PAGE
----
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Vol. 19, No. 2

Department of Kinesiology, San José State University - KIN Student Major Newsletter

December 2006


Did you know that next year will be San José State University’s sesquicentennial (150th)? Here’s a brief department history, in reverse. How much of this can our readers remember person- ally? In 2004, we changed our department’s name from Human Performance and the most recent additions to the department were Sport Management in 1991 and Athletic Training in1980. In 1978 we had changed our name from the Department of Physical Education, which was a brief interlude following the separate departments of Physical Education for Women, and Physical Education for Men that had existed since 1927. If you ever wondered about the geography of YUH and SPX, it may make more sense if you know that the west end was originally the men’s building (complete with pool, now dis- used), and the east end was originally the women’s building. You can still just see where the old name used to be if you look very closely outside the doors into the courtyard.

non-teaching concentrations, in science, dance, sport, or humanities.

In the 1920s, the university rejected a complete move to south campus, so as to support the local merchants. The land at South Campus cost $25,000. There was a rise in enrollment following World War I (and II) but most of the students were women, so the numbers were not greatly affected. Numbers were much more affected by the 1917/18 influenza pandemic which gave rise to concern about student health and to our first college physical education requirement. In 1901, Swedish Ling gymnastics was popular, beating out the more stunt-oriented German gymnastics. Women’s sports from England (such as field hockey) became popular alongside those from the US (such as basketball). For the men, football and baseball were popular but there was often a problem finding enough men for either team, since women outnumbered men by about 10 to 1.

Briefly, there was a separate Department of Intercollegiate Athletics for Women, with its own AD, parallel to the Department of Intercollegiate Athletics for Men. Before that, Men’s Athletics was housed within Men’s Physical Education, and Women’s Athletics (in a somewhat less competitive format known as the Women’s/Girls’ Athletics Association) was within Women’s Physical Education. If you go back to the 1920s and 1930s, women’s sports was sometimes conducted via tele- graphic meets where, for example, San Jose State College (as it was in those days) might have its women swim in the Women’s Pool at, say, 3 PM, while at the same time, another college’s women swimmers were racing at their own pool. Only later, when times were telegraphed, did the competitors know who won. This was designed to keep the women’s sports less highly competitive because such competition was thought to be both unladylike and unhealthy for women.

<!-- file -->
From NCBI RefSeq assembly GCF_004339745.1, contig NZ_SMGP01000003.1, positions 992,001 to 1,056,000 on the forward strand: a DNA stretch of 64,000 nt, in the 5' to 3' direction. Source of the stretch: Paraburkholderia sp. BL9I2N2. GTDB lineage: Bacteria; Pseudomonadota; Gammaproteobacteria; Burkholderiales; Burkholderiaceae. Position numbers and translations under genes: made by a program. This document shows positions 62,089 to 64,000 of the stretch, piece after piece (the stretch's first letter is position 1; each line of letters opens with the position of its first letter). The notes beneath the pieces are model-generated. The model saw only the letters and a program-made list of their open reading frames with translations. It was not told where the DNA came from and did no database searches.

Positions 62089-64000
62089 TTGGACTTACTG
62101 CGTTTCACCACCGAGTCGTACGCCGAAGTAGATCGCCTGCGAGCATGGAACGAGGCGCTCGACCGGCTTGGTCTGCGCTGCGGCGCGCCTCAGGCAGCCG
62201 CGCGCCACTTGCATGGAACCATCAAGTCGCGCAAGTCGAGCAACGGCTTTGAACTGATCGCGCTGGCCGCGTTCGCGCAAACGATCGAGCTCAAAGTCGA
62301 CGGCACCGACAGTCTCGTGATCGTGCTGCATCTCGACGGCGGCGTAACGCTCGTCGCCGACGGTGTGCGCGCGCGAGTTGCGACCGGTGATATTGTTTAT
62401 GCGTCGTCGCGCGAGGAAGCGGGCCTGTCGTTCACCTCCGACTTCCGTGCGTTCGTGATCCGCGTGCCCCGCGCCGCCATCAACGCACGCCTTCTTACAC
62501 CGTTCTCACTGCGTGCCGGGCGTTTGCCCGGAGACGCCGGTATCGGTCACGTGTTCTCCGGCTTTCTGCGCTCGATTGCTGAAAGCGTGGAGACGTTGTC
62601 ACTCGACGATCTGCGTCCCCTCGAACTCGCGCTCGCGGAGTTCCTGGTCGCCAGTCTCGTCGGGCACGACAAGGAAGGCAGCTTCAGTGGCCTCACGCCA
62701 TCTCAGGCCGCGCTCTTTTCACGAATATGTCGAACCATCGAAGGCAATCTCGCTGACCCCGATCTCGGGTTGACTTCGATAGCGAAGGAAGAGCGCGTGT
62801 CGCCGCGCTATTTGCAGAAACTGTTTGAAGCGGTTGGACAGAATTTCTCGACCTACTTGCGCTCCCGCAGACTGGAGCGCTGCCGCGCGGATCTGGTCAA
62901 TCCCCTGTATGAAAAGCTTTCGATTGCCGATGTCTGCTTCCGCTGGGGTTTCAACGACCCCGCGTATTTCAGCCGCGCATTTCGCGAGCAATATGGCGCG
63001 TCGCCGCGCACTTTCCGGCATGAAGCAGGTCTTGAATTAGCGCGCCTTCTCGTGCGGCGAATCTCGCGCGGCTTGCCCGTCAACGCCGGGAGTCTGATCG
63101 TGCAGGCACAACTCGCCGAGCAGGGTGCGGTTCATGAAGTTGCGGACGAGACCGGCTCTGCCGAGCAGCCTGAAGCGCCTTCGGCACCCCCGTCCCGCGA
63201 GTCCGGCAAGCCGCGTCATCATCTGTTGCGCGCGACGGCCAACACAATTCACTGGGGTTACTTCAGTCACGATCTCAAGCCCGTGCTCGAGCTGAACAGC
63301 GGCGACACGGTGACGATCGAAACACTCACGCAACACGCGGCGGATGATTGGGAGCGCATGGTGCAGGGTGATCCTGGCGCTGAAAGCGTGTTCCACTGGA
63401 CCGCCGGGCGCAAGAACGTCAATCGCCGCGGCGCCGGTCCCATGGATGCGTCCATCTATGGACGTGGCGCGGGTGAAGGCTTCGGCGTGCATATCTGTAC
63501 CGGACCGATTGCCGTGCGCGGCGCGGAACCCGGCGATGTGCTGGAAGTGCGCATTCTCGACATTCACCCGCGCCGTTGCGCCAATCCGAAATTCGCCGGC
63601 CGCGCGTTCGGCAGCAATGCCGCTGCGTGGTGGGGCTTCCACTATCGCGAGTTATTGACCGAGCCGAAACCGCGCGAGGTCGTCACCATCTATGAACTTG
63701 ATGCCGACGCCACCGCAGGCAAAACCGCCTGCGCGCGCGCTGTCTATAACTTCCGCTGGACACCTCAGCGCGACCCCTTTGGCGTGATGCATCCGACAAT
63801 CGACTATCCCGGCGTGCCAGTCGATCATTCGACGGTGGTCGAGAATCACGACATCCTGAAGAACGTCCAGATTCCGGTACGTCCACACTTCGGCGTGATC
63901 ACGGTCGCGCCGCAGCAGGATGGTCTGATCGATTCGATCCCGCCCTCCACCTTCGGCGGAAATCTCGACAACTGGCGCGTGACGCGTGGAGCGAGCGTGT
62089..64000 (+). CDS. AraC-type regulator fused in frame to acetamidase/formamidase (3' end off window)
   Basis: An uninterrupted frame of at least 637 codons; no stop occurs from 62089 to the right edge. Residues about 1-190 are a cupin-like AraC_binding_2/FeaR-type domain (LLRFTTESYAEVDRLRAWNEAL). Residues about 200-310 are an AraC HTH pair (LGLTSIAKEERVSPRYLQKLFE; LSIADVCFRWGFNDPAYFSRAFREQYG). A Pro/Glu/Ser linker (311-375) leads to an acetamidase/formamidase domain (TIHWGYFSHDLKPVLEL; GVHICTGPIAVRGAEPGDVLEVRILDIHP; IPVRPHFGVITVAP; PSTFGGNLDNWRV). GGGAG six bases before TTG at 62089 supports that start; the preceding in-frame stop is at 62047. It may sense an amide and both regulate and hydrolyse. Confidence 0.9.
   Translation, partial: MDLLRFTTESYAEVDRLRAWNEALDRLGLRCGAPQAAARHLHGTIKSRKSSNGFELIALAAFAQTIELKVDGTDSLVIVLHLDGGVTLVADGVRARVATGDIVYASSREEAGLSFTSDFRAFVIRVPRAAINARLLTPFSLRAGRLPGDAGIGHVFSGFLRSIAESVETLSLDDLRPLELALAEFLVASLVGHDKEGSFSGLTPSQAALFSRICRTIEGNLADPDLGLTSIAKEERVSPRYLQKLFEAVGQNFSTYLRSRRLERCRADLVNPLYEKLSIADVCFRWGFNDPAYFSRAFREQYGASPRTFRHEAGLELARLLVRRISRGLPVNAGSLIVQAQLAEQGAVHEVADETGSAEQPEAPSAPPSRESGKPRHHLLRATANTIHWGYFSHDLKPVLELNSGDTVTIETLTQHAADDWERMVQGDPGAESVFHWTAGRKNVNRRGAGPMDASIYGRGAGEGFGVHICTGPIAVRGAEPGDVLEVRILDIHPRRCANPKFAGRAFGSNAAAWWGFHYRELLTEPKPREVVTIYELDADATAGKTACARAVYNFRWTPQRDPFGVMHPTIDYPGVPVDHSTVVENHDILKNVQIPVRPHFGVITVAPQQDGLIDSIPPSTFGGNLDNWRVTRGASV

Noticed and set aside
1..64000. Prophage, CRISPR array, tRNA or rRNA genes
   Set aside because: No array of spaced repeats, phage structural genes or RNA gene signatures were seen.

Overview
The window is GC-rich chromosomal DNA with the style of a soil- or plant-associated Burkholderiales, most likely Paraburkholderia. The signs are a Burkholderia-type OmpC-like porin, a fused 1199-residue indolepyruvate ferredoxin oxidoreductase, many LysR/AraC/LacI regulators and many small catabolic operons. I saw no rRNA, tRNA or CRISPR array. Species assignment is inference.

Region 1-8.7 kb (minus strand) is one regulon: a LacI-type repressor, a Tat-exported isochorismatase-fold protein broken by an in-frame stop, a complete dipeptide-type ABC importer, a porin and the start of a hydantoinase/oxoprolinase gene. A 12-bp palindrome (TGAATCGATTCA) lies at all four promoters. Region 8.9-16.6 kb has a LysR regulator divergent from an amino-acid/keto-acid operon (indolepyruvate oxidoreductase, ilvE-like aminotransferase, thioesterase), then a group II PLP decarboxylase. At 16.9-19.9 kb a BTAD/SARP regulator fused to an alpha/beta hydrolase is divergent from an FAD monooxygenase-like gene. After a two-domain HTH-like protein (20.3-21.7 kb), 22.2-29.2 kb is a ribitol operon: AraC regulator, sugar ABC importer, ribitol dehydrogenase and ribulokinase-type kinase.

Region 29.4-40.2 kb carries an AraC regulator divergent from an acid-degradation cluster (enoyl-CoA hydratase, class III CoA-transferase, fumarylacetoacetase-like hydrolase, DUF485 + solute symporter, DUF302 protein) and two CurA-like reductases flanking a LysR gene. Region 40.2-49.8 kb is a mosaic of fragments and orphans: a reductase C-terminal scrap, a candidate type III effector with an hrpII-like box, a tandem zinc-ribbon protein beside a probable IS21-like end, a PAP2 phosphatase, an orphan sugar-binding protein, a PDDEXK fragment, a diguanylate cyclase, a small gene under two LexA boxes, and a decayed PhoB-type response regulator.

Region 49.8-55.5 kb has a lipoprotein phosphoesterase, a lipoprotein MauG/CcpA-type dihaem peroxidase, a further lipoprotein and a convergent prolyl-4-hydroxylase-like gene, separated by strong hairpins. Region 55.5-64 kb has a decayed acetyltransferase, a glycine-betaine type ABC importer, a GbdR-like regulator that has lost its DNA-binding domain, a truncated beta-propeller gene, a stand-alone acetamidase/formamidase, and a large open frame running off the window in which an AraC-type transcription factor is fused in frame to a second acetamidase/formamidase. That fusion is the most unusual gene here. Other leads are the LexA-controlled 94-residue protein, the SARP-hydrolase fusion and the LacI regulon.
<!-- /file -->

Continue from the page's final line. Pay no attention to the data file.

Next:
Our department also gave rise to the separate Dance Department in 1974, because their goals were more perfor- mance-oriented than were ours, and to the Recreation Department in 1957 because it was less concerned with the physical education perspective. Also in the 1950s, we hired our first professor with a PhD, Dr. William F. Gustafson, who still visits the department from time to time.

Only in 1871 had the State Normal School (as it was then) moved to San Jose from San Francisco because the people were “intelligent, hospitable and moral” according to the cata- logue. And so we get back to 1862, when a lady named Adele Parot offered the first classes in Physical Culture. She had been trained at the only US-based institution where such teachers were educated, the Dio Lewis Normal School in Massachusetts. That she made it from Massachusetts to California, before there was a transcontinental railroad, and before the telegraph, is little short of miraculous but from her small beginning came the first state physical education require- ment anywhere in the US, in California in 1866, and from that, eventually, came you!

Look out for the many historical events in the spring and fall of 2007, commemorating the university’s founding. This will be a very special year to be associated with San José State University and I hope you will take part in some events and thus be part of the unbroken chain. Check out http://www.sjsu. edu/150TH/events.html for more information.

Shirley H.M. Reekie, Chair

All of our faculty until quite recently had their professional preparation in Physical Education teaching with perhaps a spe- cialization in their area of expertise, be it measurement, philos- ophy, or exercise physiology. Indeed, it was only in the 1930s that SJSC offered its first non-teaching degree in any subject. At that time, enrollment was 2,700, the population of the City of San Jose was 80,000, and fees were $9 per quarter. By com- parison, today the enrollment is approximately 30,000; the city’s population is over 1 million, and fees are $1650 per semester. It wasn’t until 1968 that Physical Education offered

Upcoming event! AEROBICTHON 2006

An aerobic event filled with FUN, a way to reduce STRESS, and condition the BODY as you enjoy HI/LO AEROBICS, KICKBOXING, CARDIO HIP HOP, LATIN AEROBICS, and more. Fabulous instructors, great entertainment, and refreshments. Come and participate in these different styles of aerobics. Friday, Dec.1, 2006, 4:00 to 6:00pm, SPX-C 44B (gym). Admission: $5 . Contact Ms. Carol Sullivan for more information.

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